By Bill Parry
On the last day it was in session, the state Assembly passed a bill that would speed up the testing of rape kits and prevent future backlogs. The legislation, sponsored by Assemblywoman Aravella Simotas (D-Astoria), mandates that rape kits are sent to a forensic laboratory for testing within 10 days and that their progress is tracked from police agencies to the lab.
“For the sake of sexual assault victims, who must undergo an immediate, intrusive and arduous exam for evidence collection, we have a duty to make sure rape kits are never neglected,” Simotas said. “New York state needs this law if we want to have justice for victims, prosecution and punishment for the guilty and for innocent suspects to be set free.”
The state Senate passed a companion bill earlier, according to Simotas. The legislation solves the problem of untested rape kits wherever they may be sitting on shelves.
In 2003, New York City received $2.5 million from the federal government to test a backlog of 17,000 rape kits. Without the tracking and reporting requirements of the Simotas bill, however, there is no way to prevent future backlogs from developing.
“In 1993, I was violently raped and robbed at gunpoint in New York City. The horror and trauma of that event is indescribable, but I was fortunate: medical examiners recognized that my body was a crime scene,” said Natasha Alexenko, a rape survivor and founder of Natasha’s Justice Project,. “All rape victims in New York deserves this justice, and deserve the same minimum standard of care in ensuring their rape kit is tested. Justice matters. It matters to victims like me. It matters to the families of victims. It matters to the wrongfully accused and it matters to the people of New York.”
Meanwhile, the state Senate passed a bill co-sponsored by state Sen. Joseph Addabbo, Jr. (D-Howard Beach), that would require the state Education Department and the state Office of Mental Health to develop materials focusing on suicide prevention and signs of depression among school-aged children and to provide them with educators throughout the state.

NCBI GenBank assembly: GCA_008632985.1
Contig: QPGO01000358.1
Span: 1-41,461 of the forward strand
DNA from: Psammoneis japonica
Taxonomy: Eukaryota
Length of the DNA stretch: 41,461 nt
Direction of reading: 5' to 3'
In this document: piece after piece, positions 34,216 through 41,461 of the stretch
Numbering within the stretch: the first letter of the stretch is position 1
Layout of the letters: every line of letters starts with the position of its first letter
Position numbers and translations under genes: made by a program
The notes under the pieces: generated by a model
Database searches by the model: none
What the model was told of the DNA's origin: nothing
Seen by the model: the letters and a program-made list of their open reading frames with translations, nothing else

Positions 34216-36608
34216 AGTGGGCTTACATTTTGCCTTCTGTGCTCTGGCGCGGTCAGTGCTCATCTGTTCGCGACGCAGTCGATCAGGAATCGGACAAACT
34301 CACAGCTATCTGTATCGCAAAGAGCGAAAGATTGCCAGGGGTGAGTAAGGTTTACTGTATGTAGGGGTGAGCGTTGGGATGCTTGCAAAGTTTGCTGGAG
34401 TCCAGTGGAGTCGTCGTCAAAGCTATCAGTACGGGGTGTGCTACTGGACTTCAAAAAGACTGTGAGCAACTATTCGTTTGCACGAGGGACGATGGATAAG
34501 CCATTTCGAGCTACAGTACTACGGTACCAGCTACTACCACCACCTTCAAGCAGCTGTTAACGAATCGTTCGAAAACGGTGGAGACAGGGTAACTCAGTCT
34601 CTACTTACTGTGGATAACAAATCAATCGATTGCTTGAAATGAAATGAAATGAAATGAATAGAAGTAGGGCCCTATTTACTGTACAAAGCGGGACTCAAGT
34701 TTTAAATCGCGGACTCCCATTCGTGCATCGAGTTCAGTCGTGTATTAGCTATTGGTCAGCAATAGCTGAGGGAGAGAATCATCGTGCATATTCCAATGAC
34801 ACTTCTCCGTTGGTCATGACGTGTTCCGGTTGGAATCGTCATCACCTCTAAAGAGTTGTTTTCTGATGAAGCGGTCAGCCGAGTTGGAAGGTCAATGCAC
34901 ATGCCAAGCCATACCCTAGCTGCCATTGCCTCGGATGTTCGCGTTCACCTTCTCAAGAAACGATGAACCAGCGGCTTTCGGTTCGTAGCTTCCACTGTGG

“There is no question that early intervention and recognition of suicidal behavior is key to preventing these heart-breaking incidents among students,” Addabbo said. “We need to keep our eyes wide open, paying close attention to our children both at home and at school and working to better recognize the signs of impending tragedy.”
To underscore the importance of these efforts, Addabbo noted that suicide is the third leading cause of death among young people ages 15 to 24 in the United States.
“In addition, a study released by the National Center for Health Statistics in April showed that the overall U.S. suicide rate has surged to it highest levels in almost 30 years, affecting all age groups,” he said. “By teaching our educators to better recognize the signs of potential suicidal tendencies, and by helping our young people understand the gravity of this problem, I hope we will see fewer students giving up on life before they have had a chance to live it.”
Reach reporter Bill Parry by e-mail at bparr